In December, we started washing our dishes by hand, which also seemed a little scary at first. I love it. I love not having to unload a huge dishwasher full of dishes, while always having waiting dirty dishes piling up. I love not hearing the machine. I know there is a dispute that using a dishwasher (loaded fully) is more water-efficient that hand-washing, but of course this depends how you wash your dishes by hand. (I use the “drought” technique from Ellen Sandbeck’s excellent Organic Housekeeping).
One of the things Ben and I think about a lot is true efficiency versus the illusion of efficiency. Dishwashers (and washing machines) are supposed to be convenient, and time-savers, right? With handwashing, we found that we spent about the same amount of time on the dishes (but it was more pleasant, and something our whole family could do together). Beyond that actual time, when you consider the time spent working to pay for the dishwasher, the electricity to run it, the repairs to maintain it, the footprint in your kitchen . . . Well, to us, it seems that dishwashers fall into the category of “efficiency illusion.” To my surprise, my absolute favorite part of the day currently is spent washing the day’s dishes after dinner, listening to Ben and Ella read books together in the living room.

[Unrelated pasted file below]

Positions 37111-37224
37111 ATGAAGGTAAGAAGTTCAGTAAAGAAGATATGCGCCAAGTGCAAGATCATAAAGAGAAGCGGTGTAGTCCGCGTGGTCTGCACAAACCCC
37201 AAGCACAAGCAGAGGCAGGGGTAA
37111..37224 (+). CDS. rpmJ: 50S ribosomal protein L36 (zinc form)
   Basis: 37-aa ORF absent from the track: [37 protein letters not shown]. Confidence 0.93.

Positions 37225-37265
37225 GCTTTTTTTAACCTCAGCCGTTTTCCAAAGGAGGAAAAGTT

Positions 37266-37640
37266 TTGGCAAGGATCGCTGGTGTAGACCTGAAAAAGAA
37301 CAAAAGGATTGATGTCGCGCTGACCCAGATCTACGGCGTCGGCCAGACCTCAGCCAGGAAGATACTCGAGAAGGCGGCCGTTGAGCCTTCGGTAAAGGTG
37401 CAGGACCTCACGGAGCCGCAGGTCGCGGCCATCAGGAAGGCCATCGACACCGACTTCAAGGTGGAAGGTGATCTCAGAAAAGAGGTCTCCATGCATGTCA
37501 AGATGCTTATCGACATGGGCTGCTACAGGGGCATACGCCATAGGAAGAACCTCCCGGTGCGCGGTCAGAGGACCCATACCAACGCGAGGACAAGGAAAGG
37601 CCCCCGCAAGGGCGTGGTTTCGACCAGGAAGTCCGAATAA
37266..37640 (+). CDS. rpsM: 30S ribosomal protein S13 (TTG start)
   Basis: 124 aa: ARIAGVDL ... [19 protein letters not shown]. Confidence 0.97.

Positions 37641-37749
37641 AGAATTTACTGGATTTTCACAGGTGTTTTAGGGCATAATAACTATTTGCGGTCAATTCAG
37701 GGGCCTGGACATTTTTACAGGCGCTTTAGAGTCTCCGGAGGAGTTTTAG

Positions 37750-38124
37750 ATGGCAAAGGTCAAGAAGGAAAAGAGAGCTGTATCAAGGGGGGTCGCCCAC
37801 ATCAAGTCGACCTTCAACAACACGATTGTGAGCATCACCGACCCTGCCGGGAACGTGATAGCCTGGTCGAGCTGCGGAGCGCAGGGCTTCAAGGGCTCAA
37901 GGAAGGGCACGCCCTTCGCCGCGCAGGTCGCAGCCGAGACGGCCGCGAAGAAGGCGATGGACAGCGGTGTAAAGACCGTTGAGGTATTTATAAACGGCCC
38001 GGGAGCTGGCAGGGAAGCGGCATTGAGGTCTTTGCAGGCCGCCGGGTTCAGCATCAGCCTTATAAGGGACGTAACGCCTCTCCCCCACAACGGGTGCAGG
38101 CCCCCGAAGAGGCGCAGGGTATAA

So, bolstered by our success with the dishes, I feel ready to take on the laundry!
Why hand-wash laundry? Folks who hand-wash say, most notably, that washing machines are only good at cleaning clean clothes. One shocking fact is that when washing machines were introduced, the time women spent doing laundry remained the same (my guess is that we cleaned more laundry – since it seems so “easy,” we aren’t careful to wash only those items that really need it). A washing machine washes the whole garment, with no special attention to dirty spots, which you pay attention to by hand. Washing machines also put a lot of stress on clothes, reducing their life. (Hmmm, hastily made clothes by big companies, washed in machines that break them down further, causing us to buy more clothes more often – sound like a plan for making money?)